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WTO drastically reduces world trade growth forecasts for 2023

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The World Trade Organization (WTO) sharply lowered on Wednesday its forecast for world trade growth for 2023, in an economy globally affected by multiple shocks such as the war in Ukraine and currency restrictions.

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The outlook for 2023 has darkened considerably. The world economy is confronted with multiple crises. Rising interest rates weigh on growth in much of the world”, declared the director general of the WTO, Ngozi Okonjo-Iweala, when presenting the forecasts.

WTO economists currently expect global merchandise trade volume growth of 3.5% in 2022 – slightly higher than the 3% increase forecast in April, but project a 1% increase for 2023 – a sharp decline from the previous estimate of 3.4% published in April.

As for world GDP, according to the new WTO forecasts, world GDP is expected to grow by 2.8% in 2022 and 2.3% in 2023 (1.0 percentage point less than the previous forecast for the latter figure).

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By comparison, the OECD, which has kept its forecast at 3% for 2022, recently announced that it expects 2.2% growth next year.

The IMF, for its part, expects growth of 3.2% this year and 2.9% in 2023.

Uncertainty

If the institution’s current forecasts are confirmed, trade growth will slow dramatically in 2023, but remain positive.

However, the WTO notes that there is a “great uncertainty about the forecasts due to the change in monetary policy in advanced economies and the unpredictable nature of the war initiated by Russia in Ukraine”, recalled the economist of this organization, Coleman Nee.

Added to this are the “challenges facing monetary and budgetary policies”, he assured.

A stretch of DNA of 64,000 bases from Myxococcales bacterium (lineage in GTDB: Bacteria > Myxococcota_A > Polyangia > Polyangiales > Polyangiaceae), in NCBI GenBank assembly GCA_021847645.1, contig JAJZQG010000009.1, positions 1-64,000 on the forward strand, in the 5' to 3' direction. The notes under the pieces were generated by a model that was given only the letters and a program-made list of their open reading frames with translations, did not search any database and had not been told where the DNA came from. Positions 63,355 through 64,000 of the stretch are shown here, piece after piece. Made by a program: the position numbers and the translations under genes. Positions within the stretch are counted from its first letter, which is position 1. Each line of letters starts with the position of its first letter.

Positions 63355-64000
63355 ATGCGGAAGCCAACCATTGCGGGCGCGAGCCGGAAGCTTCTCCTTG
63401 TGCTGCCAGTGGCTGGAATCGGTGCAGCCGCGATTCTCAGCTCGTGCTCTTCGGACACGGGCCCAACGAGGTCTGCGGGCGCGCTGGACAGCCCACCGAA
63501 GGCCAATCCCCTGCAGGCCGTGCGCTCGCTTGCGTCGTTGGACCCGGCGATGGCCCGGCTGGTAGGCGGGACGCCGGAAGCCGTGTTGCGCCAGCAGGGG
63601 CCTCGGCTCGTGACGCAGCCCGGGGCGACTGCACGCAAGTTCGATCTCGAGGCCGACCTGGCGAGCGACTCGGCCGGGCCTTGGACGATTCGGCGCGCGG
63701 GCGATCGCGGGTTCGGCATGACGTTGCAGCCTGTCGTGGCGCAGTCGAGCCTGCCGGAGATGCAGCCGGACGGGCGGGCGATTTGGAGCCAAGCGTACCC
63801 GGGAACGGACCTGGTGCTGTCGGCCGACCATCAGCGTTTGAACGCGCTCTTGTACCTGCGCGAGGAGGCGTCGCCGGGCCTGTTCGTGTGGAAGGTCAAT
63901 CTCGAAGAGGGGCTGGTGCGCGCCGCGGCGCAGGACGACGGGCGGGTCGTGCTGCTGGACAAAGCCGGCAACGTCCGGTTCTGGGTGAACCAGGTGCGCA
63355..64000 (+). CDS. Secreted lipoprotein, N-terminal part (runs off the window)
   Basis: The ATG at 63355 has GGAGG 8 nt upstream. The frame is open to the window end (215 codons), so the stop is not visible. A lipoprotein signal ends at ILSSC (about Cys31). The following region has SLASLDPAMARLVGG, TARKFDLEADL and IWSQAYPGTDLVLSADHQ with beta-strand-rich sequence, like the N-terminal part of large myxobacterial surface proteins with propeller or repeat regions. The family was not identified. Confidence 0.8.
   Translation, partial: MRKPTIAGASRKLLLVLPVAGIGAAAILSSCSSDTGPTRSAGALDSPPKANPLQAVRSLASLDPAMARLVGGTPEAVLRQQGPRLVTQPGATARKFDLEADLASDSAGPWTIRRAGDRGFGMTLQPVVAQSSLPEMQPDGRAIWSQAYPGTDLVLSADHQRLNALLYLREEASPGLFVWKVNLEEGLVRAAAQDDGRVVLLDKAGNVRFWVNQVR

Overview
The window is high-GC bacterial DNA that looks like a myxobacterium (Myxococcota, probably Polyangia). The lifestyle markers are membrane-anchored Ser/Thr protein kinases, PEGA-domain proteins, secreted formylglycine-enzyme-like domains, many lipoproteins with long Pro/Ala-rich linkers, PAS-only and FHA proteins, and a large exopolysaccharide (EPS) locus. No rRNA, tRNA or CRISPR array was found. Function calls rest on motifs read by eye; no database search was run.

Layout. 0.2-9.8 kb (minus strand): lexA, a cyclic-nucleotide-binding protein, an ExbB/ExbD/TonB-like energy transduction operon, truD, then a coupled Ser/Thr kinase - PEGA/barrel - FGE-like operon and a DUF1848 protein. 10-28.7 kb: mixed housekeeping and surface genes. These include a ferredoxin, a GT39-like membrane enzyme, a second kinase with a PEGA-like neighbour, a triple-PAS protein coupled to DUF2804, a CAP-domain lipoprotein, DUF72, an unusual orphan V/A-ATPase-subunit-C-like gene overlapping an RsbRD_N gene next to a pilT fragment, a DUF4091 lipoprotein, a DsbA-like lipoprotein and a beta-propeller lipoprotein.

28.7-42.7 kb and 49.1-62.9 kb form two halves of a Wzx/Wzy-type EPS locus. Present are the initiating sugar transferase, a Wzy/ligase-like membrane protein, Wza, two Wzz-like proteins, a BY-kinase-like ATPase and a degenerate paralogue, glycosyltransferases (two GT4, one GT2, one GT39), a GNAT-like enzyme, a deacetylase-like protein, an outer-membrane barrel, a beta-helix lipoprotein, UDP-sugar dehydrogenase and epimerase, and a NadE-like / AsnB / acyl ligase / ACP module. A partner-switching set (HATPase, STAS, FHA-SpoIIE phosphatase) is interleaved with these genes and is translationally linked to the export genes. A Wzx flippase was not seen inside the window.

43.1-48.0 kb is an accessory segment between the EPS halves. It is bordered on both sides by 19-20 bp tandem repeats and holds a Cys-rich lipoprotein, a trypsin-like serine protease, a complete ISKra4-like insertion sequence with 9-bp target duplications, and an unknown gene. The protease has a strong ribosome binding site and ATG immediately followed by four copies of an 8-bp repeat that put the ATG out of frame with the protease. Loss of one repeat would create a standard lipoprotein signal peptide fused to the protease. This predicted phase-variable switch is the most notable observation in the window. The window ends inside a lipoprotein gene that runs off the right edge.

By 2023, if downgrade risks materialize, trade growth could be negative (-2.8%), but if good news returns it could reach 4.6%, according to the WTO.

Last week, Okonjo-Iweala claimed that the world was heading towards a “global recession”.

Policy makers are confronted with difficult dilemmas in the search for an optimal balance between fighting inflation, maintaining employment, and achieving important goals such as the clean energy transition.”, he mentioned on Wednesday.

A reduction in supply chains would only aggravate inflationary pressures, leading to slower economic growth and lower living standards in the long run.” he warned.

less imports

The demand for imports will be reduced throughout the world due to the effect of the slowdown in growth, in turn caused by various factors in the large economies.

In Europe, the rise in energy prices as a result of the war in Ukraine will cause a compression of household spending and an increase in costs in the manufacturing sector, details the WTO.

In the United States, the tightening of monetary policy will have an impact on interest rate-sensitive spending, such as the housing, auto, and fixed-equity investment sectors.

China continues to face new outbreaks of COVID-19 and production disruptions associated with weak foreign demand, the WTO continued.

In short, the increase in the bill for fuel, food and fertilizer imports could generate food insecurity and an increase in debt in developing countries.

The WTO also highlighted that an excessive tightening of monetary policy could cause recessions in some countries.

(With information from AFP)

Source: Gestion

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